- They get royalty fees based on users and engagement thus as ARPDAU grows, margins should scale, like a SaaS business
- revenues will double this year and no reason they won't keep growing aggressively as sports betting growth continues
- Available today at <4x FY20E revs and EBITDA positive (maybe <15x EV/EBITDA) for a business growing triple digits. Highly unusual
- Only this cheap because its not on a major exchange but this will change from next year with NASDAQ relisting
- Manager, Dermot Smurfit's family owns ~30% of the company and is highly aligned
- This is an atypical opportunity for me but highly interesting given the valuation/setup
 
 
Nio (New York listed, NIO)
- One of the most anomalous mispricings of a security Jeremy has ever seen in his career
- Chinese EV player that is likely structurally unprofitable and unable to scale, burning tons of cash, all the key executives have left, took on a ton of debt, and no update on two emergency financing transactions
- The company has essentially 'gone dark' (stopped reporting material information) - peculiarly a perk only available to Foreign Private Issuers (FPIs) despite being listed on the NYSE
- In any case they likely run out of cash in the very near term, or do an emergency financing transaction that wipes out the ADR equity
- Bonds trade at 30c on the dollar implying an EV for the whole company of <$500mm while the stock market cap ($2.3bn) implies an EV for the company >$4bn, or 9x that implied by the bonds
- Highest conviction short on his books at the moment
 
Full writeups here:

Read Full Post »

Show Summary

Happy day before Halloween! This is a very special episode of The Intelligent Investing Podcast. I bring Brian Langis back on the show to discuss Brookfield Asset Management which we have discussed before. We go into some of the slides from Brookfield Investor Day 2019 on both Brookfield Asset Management and also some of their subs such as Brookfield Business Partners. We discuss larger trends, low and negative interest rates, valuations, and culture.

Cultural Activism

We spend quite a while on the cultural activism going on at Brookfield Business Partners led by their COO, Denis Turcotte. I had the pleasure of meeting him at the Brookfield Investor Day and noticed he wasn't just giving lip service to culture but actually doing it and knew he didn't learn this from business school. Many of you don't know this but I have a 10 year background in transformational coaching and a 7 year background specifically on organizational culture- not just understanding it but actually empowering organizations to elevate it. Brookfield Business Partners is actually working with businesses to elevate culture not just talk about it and no surprise, profits go up!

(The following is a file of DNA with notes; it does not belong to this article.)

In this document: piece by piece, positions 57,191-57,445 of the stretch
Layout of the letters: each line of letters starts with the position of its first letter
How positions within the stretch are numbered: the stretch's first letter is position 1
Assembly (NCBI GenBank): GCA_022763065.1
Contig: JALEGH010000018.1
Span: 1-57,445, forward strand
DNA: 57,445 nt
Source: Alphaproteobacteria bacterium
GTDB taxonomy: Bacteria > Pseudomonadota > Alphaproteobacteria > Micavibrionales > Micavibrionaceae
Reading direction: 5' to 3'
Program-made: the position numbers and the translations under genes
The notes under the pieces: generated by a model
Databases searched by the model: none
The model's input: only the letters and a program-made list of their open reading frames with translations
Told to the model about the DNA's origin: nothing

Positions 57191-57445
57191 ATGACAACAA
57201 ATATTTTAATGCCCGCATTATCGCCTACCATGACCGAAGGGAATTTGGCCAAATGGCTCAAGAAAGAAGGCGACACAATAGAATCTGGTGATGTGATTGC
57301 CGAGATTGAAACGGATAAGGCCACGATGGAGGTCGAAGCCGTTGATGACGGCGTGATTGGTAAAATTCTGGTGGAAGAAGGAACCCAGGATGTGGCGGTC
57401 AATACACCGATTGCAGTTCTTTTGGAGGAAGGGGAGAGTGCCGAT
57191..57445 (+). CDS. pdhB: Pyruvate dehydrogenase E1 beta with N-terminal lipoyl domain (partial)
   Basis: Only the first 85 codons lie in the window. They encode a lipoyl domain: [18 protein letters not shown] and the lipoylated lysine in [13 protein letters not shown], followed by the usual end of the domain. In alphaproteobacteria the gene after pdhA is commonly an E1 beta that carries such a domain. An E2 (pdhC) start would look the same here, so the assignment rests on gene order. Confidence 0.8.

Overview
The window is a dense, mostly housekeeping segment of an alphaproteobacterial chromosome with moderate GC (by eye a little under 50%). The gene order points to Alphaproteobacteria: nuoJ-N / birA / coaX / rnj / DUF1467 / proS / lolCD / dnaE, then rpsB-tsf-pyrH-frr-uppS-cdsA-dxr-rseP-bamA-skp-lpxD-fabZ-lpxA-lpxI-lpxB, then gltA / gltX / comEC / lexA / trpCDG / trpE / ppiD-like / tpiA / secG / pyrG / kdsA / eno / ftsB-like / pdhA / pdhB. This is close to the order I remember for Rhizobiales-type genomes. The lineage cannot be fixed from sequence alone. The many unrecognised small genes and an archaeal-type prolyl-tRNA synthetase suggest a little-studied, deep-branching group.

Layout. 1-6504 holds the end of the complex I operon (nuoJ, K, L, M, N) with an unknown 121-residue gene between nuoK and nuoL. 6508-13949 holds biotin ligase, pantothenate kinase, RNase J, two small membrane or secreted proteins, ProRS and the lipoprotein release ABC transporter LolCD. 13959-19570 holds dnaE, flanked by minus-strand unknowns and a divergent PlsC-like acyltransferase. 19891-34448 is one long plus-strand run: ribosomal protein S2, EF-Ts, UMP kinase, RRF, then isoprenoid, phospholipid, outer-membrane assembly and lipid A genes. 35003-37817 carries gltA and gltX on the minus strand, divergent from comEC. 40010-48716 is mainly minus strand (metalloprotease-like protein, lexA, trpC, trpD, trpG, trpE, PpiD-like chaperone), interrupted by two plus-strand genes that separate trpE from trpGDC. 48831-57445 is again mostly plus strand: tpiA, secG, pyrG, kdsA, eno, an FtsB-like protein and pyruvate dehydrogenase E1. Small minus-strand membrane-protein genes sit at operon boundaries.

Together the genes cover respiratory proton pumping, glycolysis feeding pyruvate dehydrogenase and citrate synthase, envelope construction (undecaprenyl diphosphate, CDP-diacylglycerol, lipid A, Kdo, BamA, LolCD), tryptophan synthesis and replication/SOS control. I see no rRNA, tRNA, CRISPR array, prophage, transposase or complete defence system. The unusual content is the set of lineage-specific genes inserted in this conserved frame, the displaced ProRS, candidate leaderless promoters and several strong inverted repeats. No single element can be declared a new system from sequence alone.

Better Culture Equals Greater Profits

One of the things I have discussed with my colleagues John King and Scott Forgey is that greater culture equates to greater profits. John King is the inventor of Tribal Leadership which is the most cutting edge and leading cultural transformation technology on the planet. Scott Forgey is working with me on empowering organizations to elevate their culture, except we are focusing on public companies. When an organization goes from what is known as Stage 2 to Stage 4, profits go up by an average of 300% - 500%.

Relevant Links For This Episode

  1. Eric Schleien interviews John King on Tribal Leadership | Thrive Global
  2. Cultural Activism: A New Model For Activism | The Intelligent Investing Podcast
  3. Netflix, Sears, Tribal Leadership | The Intelligent Investing Podcast
  4. How To Keep Large Companies Innovative | The Intelligent Investing Podcast
  5. The Oaktree / Brookfield Transaction | The Intelligent Investing Podcast
  6. 2019 Brookfield Investor Day Slides | Brookfield Asset Management Investor Relations
  7. Getting Into The Weeds: Recap on Brookfield Asset Management | The Intelligent Investing Podcast

Connect With Eric Schleien

  • Visit Eric Schleien’s Podcast
  • Visit Eric Schleien’s Twitter
  • Visit The Intelligent Investing Podcast’s Twitter
  • Like The Intelligent Investing Podcast on Facebook
  • Follow Eric Schleien on Facebook
  • Visit Granite State Capital Management’s Website
  • Follow Eric Schleien on Instagram

Connect With Brian Langis

Read Full Post »